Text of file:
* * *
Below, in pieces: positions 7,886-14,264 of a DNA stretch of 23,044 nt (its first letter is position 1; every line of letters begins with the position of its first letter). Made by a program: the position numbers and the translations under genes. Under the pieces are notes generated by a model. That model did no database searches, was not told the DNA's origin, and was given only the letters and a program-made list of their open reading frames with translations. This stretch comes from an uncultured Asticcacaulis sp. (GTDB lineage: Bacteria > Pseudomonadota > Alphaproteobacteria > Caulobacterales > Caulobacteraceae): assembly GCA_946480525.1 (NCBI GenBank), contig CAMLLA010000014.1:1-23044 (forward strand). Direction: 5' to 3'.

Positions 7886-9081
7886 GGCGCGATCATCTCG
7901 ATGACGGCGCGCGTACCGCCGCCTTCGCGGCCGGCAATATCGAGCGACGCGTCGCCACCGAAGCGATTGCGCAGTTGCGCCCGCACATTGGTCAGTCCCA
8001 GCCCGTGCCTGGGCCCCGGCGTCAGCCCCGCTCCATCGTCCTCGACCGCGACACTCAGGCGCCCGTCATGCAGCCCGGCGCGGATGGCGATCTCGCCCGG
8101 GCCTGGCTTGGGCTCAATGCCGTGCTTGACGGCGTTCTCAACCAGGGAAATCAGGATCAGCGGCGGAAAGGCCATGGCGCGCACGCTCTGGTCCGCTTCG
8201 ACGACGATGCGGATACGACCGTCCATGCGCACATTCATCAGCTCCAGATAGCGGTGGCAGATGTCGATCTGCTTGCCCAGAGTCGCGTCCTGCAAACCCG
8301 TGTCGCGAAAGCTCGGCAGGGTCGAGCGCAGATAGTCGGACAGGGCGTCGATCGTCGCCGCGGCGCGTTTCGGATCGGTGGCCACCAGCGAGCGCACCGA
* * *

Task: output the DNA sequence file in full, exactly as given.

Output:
Below, in pieces: positions 7,886-14,264 of a DNA stretch of 23,044 nt (its first letter is position 1; every line of letters begins with the position of its first letter). Made by a program: the position numbers and the translations under genes. Under the pieces are notes generated by a model. That model did no database searches, was not told the DNA's origin, and was given only the letters and a program-made list of their open reading frames with translations. This stretch comes from an uncultured Asticcacaulis sp. (GTDB lineage: Bacteria > Pseudomonadota > Alphaproteobacteria > Caulobacterales > Caulobacteraceae): assembly GCA_946480525.1 (NCBI GenBank), contig CAMLLA010000014.1:1-23044 (forward strand). Direction: 5' to 3'.

Positions 7886-9081
7886 GGCGCGATCATCTCG
7901 ATGACGGCGCGCGTACCGCCGCCTTCGCGGCCGGCAATATCGAGCGACGCGTCGCCACCGAAGCGATTGCGCAGTTGCGCCCGCACATTGGTCAGTCCCA
8001 GCCCGTGCCTGGGCCCCGGCGTCAGCCCCGCTCCATCGTCCTCGACCGCGACACTCAGGCGCCCGTCATGCAGCCCGGCGCGGATGGCGATCTCGCCCGG
8101 GCCTGGCTTGGGCTCAATGCCGTGCTTGACGGCGTTCTCAACCAGGGAAATCAGGATCAGCGGCGGAAAGGCCATGGCGCGCACGCTCTGGTCCGCTTCG
8201 ACGACGATGCGGATACGACCGTCCATGCGCACATTCATCAGCTCCAGATAGCGGTGGCAGATGTCGATCTGCTTGCCCAGAGTCGCGTCCTGCAAACCCG
8301 TGTCGCGAAAGCTCGGCAGGGTCGAGCGCAGATAGTCGGACAGGGCGTCGATCGTCGCCGCGGCGCGTTTCGGATCGGTGGCCACCAGCGAGCGCACCGA